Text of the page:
PET/CT: Molecular imaging test which evaluates physiologic uptake of a PET radiotracer (commonly 18F-FDG or 18F-NaF) with CT for anatomic localization. Vascular uptake has been associated with atherosclerotic and cardiovascular risk factors, which in penile vessels may be a source of ED.
Functional MRI (fMRI): Neuroimaging technique which seeks to better understand the neuroanatomical causes of ED.
CT cavernosography: Invasive test involves injection of contrast into one of the corpus cavernosum. Multiplanar and 3-D reformatted CT images allow for examination of penile anatomy and evaluation of venous leaks in patients with advanced ED.
ED May Signal Underlying Health Conditions
Seeking medical help for ED is critical because the condition may be an important marker of elevated cardiovascular risk. Almost 50% of men with known coronary artery disease proven by cardiac catheterization have moderate to severe ED. Researchers believe this correlation is related to underlying endothelial dysfunction and the fact that the smaller penile arteries are more likely to be blocked in patients with significant coronary atherosclerosis.
“Given the proven association between ED and cardiovascular diseases, ED is not about an isolated penis problem, but rather a sign of general health and a risk factor for future vascular events and overall mortality,” Dr. Chung said. “It’s important that the basic workup for men with ED includes screening for cardiovascular risk factors.”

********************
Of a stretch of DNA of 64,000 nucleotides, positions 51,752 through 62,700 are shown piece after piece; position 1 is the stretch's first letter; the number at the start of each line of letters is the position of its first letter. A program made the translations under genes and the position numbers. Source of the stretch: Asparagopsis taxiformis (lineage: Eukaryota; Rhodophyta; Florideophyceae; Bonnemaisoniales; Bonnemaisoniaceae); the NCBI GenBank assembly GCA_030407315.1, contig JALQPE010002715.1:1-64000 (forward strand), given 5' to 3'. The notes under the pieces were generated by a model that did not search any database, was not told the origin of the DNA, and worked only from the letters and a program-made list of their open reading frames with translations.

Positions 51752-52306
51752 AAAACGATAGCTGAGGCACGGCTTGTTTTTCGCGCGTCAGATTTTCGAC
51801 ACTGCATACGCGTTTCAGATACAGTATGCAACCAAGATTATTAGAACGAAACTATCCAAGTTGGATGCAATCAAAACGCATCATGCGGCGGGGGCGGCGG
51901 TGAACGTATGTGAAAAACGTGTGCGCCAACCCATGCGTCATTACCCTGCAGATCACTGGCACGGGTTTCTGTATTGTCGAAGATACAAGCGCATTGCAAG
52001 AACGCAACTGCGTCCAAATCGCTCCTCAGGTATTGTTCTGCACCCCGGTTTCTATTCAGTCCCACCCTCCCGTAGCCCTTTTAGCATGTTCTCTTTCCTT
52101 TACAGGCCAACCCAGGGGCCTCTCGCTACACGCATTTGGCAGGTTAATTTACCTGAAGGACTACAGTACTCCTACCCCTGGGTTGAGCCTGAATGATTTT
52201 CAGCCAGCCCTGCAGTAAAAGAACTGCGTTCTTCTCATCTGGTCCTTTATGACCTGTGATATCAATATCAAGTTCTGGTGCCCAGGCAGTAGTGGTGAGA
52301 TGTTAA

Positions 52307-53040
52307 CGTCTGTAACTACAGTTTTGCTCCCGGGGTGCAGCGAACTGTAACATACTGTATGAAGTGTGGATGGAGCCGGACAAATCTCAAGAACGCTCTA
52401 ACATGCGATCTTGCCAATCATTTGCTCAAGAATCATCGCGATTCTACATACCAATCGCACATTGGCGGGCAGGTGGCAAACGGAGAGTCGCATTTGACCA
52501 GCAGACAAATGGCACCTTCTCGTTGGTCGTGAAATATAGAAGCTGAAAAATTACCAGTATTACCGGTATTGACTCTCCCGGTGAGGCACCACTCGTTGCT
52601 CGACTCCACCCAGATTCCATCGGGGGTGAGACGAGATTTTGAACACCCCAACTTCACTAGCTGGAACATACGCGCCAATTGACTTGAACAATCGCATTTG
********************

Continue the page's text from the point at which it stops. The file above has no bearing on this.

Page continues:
In addition to cardiovascular disease, there are strong correlations between ED and hypertension, diabetes, obesity, smoking, alcoholism, benign prostatic hyperplasia (BPH) and depression.
“Cardiovascular disease and metabolic diseases such as diabetes and hypertension are known causes of ED so it’s important for patients to be referred to specialists for these conditions,” Dr. Alnammi said.
Effective treatments for ED are available and should be tailored to individual needs, including oral and injectable vasoactive medications, external vacuum devices and penile prosthesis surgery.
“In the current ageing population, the incidence of ED will continue to grow,” Dr. Chung concluded. “It’s important that clinicians standardize the diagnostic imaging algorithm and protocols so that treatment will be consistent and evidence-based.”
For More Information
Access the Medical Sciences study at mdpi.com.